|LONDON - The government says it aims to cut its carbon dioxide emissions by 16.3 percent from 1990 levels by 2010 in the first phase of a European Union programme to meet Kyoto protocol commitments on greenhouse gas targets.|
The UK will set carbon dioxide (CO2) limits on industry and will allow companies to trade the right to produce the gas to help meet targets.
The UK has a national goal of a 20 percent reduction in CO2 emissions by 2010, tougher than the target set by the international Kyoto protocol on climate change.
Analysts say the plan will hurt coal-fired power producers but will provide a boost for low-carbon generators relying on gas, nuclear, hydropower and renewables.
\"The big winners are the low carbon (emitting) generators. Scottish and Southern Energy will do well. Coal generators will do less well,\" said Andrew Wright, utilities analyst at investment bank UBS.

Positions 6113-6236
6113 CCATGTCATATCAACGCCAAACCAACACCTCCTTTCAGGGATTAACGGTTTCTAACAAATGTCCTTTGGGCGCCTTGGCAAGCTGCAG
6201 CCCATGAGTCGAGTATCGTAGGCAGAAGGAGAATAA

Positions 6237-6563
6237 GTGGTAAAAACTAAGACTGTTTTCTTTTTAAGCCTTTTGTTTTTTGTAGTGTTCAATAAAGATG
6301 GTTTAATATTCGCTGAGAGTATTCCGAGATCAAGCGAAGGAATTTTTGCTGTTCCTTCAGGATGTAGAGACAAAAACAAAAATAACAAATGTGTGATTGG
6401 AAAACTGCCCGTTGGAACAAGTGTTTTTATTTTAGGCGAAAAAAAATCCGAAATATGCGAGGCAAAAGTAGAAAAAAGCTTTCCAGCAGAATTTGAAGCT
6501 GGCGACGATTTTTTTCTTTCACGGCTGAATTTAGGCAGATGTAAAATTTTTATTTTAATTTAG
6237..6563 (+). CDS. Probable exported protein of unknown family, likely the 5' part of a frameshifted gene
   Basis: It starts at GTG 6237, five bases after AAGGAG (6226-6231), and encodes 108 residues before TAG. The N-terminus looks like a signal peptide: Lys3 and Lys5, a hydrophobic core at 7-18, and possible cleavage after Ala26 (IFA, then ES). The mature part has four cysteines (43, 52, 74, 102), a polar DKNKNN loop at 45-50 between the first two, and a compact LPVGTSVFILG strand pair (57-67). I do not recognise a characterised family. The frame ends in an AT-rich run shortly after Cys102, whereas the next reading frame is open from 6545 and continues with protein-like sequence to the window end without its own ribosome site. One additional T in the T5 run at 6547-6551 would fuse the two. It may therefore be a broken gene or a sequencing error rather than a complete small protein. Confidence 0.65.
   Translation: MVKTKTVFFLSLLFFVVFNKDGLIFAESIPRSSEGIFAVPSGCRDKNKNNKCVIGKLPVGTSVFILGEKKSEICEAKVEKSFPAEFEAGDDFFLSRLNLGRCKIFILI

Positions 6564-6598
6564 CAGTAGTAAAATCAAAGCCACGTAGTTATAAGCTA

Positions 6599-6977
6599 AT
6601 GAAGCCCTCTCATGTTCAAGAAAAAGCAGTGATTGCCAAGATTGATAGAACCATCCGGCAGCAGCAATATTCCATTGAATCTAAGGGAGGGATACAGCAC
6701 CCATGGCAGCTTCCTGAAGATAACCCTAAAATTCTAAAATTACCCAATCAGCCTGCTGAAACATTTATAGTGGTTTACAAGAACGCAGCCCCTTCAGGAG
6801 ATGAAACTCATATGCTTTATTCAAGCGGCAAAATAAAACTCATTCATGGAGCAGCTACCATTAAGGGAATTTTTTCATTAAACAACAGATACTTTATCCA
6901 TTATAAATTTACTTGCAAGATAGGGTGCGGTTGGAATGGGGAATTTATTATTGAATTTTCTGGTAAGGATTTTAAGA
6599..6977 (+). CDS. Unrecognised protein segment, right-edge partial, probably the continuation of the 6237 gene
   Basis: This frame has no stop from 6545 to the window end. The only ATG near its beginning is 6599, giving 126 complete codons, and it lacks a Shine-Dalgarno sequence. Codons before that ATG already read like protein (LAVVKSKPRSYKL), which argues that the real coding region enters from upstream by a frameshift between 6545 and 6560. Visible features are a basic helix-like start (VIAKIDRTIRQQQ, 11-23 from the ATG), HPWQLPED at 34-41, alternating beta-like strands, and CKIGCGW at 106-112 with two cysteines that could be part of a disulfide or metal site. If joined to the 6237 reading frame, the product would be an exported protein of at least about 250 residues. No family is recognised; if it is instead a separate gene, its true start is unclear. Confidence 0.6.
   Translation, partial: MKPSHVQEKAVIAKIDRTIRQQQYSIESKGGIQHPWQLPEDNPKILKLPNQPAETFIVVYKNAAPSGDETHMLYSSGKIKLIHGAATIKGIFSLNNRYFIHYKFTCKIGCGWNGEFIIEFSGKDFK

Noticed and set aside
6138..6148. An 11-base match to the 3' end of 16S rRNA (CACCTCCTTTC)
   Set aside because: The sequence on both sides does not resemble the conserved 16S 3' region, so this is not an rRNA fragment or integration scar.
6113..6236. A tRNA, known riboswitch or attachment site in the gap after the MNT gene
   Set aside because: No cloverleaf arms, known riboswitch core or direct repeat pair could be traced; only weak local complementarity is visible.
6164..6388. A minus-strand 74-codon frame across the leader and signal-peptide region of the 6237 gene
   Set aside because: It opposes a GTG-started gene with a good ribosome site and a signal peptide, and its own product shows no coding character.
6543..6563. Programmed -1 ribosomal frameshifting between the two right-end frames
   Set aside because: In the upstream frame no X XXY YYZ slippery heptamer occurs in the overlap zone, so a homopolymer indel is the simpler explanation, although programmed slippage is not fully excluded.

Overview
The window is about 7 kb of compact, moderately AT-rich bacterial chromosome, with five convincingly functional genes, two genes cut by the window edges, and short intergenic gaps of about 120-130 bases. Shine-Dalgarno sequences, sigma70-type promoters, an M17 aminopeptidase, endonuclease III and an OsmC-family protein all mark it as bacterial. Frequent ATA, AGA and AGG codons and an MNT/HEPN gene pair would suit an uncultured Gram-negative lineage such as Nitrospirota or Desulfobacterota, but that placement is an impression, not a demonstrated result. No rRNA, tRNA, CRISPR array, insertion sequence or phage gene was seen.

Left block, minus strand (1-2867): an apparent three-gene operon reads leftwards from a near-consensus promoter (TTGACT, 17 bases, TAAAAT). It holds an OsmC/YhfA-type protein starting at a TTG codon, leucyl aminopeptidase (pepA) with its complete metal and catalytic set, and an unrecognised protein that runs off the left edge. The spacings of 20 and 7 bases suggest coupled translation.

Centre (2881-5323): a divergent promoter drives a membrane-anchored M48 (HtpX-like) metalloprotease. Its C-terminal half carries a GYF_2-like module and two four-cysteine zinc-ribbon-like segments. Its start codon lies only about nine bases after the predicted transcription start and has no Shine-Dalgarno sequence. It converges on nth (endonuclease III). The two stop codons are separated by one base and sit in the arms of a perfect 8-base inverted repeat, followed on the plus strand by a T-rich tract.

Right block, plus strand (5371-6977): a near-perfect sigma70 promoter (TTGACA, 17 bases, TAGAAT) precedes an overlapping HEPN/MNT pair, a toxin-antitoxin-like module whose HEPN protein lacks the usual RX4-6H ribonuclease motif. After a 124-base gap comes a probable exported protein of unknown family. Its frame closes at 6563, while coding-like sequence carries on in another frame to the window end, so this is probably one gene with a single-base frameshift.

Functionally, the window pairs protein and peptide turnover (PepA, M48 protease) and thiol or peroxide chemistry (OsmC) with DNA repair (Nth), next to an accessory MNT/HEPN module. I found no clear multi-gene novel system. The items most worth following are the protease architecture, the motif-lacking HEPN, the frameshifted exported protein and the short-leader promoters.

UK power prices have rallied recently in anticipation the emissions targets will force coal generators to curb their output.
All EU countries must submit proposals to Brussels by March on how they will meet Kyoto targets and approved plans will come into effect in 2005.
The 16.3 percent cut in the UK\'s emissions is for the first three-year phase of the EU scheme running from 2005 to 2007.
The curbs on emissions in the second phase of the scheme, from 2008 to 2012, will be tightened to achieve the UK\'s 20 percent target by 2010.
\"The allocation of emission allowances has been set at a challenging but achievable level which will encourage industry to invest in emission abatement and take advantage of the opportunities that trading has to offer,\" Margaret Beckett, Secretary of State for the Department for Environment, Food and Rural Affairs, said in a statement yesterday.
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